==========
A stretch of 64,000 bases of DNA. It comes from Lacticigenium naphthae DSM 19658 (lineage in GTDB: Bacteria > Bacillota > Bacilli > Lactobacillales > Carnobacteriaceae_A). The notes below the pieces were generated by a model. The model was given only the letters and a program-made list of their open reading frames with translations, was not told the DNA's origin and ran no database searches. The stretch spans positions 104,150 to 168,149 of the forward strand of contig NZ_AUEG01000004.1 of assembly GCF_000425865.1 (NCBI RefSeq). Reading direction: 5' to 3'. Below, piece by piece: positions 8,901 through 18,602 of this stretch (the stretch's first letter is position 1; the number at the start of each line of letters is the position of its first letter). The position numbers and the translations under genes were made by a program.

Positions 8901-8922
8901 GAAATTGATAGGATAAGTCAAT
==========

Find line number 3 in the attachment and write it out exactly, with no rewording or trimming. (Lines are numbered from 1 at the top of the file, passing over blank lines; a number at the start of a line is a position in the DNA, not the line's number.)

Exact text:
8901 GAAATTGATAGGATAAGTCAAT